Multi-path I/O provides storage with improved fault-tolerance and performance by providing more than one physical path between the server and storage elements. A simple example would be a server with multiple HBA’s attached via a SAN to two arrays. If the path or storage element from one HBA fails, multi-path I/O software would allow seamless connection via the other path to the storage devices. The only impact would be a possible change in latency.
The most important benefits of multi-path I/O software are:-
- Improved availability,
- Dynamic load balancing,
- Storage network traffic shaping,
- Dynamic reconfiguration.
Previously, most software came from storage vendors as support for their own storage arrays. Example of this software include EMC’s PowerPath, FalconStor IPStor DynaPath, Hitachi’s HiCommand Dynamic Link Manager (HDLM), HP’s StorageWorks Secure Path and IBM’s System Storage Multipath Subsystem Device Driver (SDD). Most of these packages are provided with chargeable software licenses.
Recently, native multi-pathing technologies in operating systems like Windows, Linux, and HP-UX have advanced in function and stability. Most of these software packages come free of charge, which has increased the momentum for adoption. Examples include the Windows MPIO driver, AIX - MPIO Driver, HP-UX 11.31 and beyond, Solaris Multiplexed I/O (MPxIO), and Veritas Dynamic Multi-Pathing (DMP, part of the Veritas Storage Foundation).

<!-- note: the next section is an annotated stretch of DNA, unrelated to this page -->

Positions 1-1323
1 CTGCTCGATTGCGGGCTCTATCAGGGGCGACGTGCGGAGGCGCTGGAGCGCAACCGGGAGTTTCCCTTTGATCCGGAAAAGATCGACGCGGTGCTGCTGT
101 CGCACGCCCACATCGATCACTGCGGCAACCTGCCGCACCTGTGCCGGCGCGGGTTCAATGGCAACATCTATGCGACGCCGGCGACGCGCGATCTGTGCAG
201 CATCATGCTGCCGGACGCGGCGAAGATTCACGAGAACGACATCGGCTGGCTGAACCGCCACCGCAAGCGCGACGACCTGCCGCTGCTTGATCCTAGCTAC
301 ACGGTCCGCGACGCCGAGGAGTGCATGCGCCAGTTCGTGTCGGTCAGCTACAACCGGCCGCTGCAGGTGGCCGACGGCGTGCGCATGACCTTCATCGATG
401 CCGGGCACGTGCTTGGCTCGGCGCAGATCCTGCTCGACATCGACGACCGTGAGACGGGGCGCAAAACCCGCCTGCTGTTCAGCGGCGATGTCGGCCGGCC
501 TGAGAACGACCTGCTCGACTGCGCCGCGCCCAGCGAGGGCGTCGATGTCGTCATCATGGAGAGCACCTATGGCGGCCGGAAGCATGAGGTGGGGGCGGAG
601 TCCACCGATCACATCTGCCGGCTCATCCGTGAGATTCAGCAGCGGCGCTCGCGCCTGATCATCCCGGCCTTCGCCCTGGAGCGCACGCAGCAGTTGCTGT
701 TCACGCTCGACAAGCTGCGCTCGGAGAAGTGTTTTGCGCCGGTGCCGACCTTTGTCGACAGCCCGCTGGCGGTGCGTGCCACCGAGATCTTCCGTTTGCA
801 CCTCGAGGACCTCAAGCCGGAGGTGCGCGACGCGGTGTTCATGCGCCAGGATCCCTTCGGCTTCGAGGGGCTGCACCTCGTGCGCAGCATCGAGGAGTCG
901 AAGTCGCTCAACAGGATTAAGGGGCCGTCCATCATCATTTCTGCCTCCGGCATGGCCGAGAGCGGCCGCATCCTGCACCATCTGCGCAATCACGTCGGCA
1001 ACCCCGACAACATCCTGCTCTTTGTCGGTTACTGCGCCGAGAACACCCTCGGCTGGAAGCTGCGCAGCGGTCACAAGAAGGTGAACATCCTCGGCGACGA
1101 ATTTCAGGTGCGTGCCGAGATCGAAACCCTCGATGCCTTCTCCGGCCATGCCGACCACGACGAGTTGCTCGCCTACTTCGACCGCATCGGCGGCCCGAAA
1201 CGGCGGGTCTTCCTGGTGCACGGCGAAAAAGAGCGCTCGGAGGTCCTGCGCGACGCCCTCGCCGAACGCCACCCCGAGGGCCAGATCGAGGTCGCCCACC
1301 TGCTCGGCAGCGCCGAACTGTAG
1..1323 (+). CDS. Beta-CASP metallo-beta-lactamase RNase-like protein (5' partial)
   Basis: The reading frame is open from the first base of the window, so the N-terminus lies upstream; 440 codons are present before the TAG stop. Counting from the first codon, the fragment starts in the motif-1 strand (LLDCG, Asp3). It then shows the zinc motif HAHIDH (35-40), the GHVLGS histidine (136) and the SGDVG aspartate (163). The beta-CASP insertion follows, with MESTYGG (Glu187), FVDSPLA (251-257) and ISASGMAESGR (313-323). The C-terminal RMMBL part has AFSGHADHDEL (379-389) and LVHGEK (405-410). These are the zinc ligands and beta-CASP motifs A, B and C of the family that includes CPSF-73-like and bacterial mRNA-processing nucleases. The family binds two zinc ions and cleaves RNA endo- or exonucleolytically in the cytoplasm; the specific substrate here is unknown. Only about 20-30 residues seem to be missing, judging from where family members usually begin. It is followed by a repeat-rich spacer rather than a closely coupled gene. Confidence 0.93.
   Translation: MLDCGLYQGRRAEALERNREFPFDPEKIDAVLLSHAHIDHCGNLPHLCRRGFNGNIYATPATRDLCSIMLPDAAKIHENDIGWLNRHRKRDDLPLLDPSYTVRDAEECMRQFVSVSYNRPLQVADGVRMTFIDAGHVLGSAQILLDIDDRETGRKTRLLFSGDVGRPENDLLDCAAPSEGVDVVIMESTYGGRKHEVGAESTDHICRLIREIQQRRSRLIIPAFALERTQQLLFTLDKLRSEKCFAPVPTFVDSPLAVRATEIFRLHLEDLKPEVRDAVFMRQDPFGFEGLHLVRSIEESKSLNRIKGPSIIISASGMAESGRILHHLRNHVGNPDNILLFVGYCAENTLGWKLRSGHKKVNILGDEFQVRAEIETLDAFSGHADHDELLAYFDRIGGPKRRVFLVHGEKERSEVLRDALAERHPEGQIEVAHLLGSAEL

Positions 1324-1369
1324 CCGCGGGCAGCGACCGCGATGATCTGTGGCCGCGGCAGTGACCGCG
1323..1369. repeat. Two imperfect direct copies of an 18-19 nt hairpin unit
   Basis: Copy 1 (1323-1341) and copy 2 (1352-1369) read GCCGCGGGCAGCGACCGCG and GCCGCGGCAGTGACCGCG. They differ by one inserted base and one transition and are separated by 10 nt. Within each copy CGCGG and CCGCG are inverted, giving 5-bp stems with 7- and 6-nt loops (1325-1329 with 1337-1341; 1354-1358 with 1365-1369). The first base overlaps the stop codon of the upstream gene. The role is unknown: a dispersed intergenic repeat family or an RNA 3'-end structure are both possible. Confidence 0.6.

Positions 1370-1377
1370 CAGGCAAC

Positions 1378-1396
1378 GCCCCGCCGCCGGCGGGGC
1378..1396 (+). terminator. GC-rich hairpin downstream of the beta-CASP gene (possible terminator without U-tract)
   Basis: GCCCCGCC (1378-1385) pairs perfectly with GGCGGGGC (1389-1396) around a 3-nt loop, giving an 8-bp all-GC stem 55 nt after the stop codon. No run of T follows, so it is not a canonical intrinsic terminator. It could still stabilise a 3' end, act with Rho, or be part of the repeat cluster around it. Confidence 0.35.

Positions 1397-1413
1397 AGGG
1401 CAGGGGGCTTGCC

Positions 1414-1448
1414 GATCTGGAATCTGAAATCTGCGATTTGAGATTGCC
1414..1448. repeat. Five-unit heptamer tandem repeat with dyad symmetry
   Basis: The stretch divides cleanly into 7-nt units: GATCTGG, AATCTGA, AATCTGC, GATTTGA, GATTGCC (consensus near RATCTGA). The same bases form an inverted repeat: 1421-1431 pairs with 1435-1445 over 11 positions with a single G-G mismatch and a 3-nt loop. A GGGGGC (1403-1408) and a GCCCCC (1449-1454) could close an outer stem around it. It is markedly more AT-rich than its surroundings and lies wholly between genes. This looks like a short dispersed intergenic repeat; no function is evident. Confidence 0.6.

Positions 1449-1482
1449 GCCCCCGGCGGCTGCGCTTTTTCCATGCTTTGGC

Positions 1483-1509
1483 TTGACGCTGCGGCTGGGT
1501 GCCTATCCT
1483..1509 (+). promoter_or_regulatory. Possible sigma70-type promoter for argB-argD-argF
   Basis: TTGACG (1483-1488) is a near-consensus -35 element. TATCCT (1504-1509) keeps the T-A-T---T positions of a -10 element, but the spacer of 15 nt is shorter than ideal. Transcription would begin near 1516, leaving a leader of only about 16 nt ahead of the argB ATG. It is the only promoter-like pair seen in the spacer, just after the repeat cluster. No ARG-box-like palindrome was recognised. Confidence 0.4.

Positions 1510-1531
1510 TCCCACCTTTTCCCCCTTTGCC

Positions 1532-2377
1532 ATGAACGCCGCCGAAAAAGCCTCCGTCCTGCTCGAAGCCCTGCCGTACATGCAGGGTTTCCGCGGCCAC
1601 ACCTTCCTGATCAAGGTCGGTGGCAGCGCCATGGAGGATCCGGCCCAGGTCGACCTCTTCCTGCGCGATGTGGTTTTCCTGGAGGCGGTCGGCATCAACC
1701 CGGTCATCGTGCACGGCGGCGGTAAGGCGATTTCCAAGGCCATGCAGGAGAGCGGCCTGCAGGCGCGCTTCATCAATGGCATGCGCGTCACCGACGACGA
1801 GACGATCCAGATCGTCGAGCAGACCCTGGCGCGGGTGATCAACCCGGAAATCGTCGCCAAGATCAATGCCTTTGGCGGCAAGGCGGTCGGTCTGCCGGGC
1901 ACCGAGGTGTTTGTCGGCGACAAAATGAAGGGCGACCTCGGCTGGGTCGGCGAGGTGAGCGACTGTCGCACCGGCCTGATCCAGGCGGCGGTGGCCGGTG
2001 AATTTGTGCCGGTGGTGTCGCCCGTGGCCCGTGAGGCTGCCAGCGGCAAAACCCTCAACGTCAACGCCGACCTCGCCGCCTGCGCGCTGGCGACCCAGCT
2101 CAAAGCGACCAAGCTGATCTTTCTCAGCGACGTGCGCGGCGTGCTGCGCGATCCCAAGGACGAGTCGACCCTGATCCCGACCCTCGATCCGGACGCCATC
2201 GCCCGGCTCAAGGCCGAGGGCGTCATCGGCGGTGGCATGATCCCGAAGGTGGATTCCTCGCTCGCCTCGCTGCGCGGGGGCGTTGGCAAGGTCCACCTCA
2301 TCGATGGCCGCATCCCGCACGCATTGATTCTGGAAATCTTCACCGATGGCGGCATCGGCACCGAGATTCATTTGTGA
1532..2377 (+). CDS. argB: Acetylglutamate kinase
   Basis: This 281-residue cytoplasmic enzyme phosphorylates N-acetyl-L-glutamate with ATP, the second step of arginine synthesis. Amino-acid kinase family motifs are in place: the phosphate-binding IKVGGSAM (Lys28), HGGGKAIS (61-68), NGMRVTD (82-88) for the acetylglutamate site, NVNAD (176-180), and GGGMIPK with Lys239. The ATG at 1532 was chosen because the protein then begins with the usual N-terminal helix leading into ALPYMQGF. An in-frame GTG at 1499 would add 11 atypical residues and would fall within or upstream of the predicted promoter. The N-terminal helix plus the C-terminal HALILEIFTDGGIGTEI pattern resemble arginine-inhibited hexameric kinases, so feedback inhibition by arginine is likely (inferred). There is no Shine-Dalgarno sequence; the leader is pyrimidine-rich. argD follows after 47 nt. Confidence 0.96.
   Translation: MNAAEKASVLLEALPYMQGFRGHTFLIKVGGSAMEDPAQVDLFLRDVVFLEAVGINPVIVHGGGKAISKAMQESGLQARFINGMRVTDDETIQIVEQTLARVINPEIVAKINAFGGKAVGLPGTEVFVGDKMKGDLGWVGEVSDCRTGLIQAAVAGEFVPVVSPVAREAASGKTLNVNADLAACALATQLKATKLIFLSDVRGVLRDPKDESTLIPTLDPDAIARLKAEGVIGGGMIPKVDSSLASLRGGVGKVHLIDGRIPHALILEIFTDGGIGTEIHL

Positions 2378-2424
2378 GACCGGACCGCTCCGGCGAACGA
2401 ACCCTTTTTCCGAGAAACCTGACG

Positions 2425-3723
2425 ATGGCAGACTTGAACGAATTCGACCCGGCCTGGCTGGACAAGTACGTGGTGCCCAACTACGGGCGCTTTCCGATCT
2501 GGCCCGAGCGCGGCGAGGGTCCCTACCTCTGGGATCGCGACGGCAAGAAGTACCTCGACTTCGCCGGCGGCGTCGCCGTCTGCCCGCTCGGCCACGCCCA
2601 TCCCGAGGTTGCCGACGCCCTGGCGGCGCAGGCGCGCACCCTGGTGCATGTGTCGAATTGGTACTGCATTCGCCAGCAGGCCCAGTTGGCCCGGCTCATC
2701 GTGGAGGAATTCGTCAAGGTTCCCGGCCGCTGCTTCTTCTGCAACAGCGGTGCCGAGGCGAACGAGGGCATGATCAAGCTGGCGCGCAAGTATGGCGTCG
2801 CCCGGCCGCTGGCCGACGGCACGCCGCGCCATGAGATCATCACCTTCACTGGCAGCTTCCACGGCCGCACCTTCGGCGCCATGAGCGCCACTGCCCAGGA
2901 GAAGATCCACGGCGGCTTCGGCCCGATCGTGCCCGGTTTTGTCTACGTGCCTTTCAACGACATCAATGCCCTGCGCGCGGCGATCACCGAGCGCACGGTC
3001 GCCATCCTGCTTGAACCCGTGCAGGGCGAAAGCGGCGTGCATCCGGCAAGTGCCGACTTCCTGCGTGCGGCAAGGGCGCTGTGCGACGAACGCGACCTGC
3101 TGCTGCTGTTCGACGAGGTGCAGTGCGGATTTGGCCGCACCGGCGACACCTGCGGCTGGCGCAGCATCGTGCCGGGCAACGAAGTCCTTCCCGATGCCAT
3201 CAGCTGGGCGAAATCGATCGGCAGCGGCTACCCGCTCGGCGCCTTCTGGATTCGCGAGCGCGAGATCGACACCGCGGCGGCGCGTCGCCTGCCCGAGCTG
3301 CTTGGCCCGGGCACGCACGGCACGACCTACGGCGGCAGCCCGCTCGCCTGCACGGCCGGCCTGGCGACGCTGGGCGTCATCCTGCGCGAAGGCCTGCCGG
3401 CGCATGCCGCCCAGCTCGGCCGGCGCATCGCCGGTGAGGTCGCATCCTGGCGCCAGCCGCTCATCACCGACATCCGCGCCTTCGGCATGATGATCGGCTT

The availability of this multi-path support in the server operating systems allows IT installations to adopt a more sensible server-led strategy that is independent of the storage array vendors. This strategy makes testing and migration much easier and is the logical strategy going forward. It will allow more effective implementation of federated storage solutions, and the implementation of true non-disruptive migration strategies.
IBM’s XIV array is a good example of this trend. IBM has not announced any separate multi-path I/O package for the XIV but relies solely of native multi-path I/O support from operating systems and Veritas. IBM recently announced good GUI and graphical XIV support for OS-led multi-path support.
Action Item: CIOs, senior IT management and storage managers should move from storage array-led multi-path I/O strategy to an operating system-led strategy. They should ensure that any array purchased has support for all the operating systems that are present in the data-center. If a proprietary package is bought or retained, it should be widely supported by storage array manufacturers. Storage vendors should move to supporting multi-path I/O natively in all the operating and file systems supported. Legacy storage vendor specific multi-path I/O packages should be phased out.